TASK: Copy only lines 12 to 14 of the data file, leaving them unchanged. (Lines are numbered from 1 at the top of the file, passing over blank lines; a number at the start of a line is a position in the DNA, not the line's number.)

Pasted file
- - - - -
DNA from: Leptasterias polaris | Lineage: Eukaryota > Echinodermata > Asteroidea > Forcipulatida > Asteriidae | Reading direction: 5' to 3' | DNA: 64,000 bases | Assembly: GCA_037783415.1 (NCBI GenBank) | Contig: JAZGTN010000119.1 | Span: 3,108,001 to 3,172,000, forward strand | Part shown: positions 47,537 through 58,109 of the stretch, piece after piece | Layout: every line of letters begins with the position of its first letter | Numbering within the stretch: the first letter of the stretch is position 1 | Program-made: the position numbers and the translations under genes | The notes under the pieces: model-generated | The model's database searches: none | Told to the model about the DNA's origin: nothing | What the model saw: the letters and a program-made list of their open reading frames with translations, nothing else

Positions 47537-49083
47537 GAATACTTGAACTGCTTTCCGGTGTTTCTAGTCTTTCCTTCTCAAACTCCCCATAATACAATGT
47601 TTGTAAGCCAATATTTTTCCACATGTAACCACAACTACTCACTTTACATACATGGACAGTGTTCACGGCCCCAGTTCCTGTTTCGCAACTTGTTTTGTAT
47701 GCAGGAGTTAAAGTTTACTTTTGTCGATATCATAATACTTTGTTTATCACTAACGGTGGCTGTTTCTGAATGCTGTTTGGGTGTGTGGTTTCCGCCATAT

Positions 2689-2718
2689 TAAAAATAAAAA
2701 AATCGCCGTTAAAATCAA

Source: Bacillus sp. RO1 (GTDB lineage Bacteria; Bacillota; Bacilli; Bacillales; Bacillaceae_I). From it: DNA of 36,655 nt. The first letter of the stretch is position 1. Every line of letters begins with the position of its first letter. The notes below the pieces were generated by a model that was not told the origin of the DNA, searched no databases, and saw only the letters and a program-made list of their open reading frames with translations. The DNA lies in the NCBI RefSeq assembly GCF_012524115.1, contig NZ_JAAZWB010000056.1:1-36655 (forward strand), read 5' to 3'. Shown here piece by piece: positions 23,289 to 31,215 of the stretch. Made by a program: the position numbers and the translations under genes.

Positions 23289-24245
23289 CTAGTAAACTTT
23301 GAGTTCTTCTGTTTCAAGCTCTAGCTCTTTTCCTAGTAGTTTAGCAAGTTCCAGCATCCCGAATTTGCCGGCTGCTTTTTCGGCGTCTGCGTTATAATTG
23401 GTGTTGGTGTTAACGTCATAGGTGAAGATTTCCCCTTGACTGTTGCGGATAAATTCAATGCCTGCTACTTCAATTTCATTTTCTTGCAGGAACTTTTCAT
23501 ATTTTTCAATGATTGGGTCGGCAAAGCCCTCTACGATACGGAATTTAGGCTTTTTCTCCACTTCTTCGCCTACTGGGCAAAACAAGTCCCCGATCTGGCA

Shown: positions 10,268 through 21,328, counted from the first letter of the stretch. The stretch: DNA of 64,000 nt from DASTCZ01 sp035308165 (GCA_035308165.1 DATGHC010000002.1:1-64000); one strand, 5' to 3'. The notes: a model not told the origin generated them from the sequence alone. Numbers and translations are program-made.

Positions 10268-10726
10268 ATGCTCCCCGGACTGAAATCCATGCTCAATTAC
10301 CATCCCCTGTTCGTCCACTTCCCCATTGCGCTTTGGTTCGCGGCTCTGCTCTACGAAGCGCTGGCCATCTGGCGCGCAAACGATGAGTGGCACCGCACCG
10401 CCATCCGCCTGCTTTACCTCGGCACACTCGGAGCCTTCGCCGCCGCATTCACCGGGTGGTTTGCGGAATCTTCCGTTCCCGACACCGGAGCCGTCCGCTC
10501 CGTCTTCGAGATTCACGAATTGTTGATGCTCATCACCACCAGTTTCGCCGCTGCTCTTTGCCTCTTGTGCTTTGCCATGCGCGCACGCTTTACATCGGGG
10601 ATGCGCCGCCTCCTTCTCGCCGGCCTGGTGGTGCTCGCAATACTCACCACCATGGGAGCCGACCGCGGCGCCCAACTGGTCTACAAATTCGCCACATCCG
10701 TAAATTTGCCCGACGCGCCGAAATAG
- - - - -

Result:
23301 GAGTTCTTCTGTTTCAAGCTCTAGCTCTTTTCCTAGTAGTTTAGCAAGTTCCAGCATCCCGAATTTGCCGGCTGCTTTTTCGGCGTCTGCGTTATAATTG
23401 GTGTTGGTGTTAACGTCATAGGTGAAGATTTCCCCTTGACTGTTGCGGATAAATTCAATGCCTGCTACTTCAATTTCATTTTCTTGCAGGAACTTTTCAT
23501 ATTTTTCAATGATTGGGTCGGCAAAGCCCTCTACGATACGGAATTTAGGCTTTTTCTCCACTTCTTCGCCTACTGGGCAAAACAAGTCCCCGATCTGGCA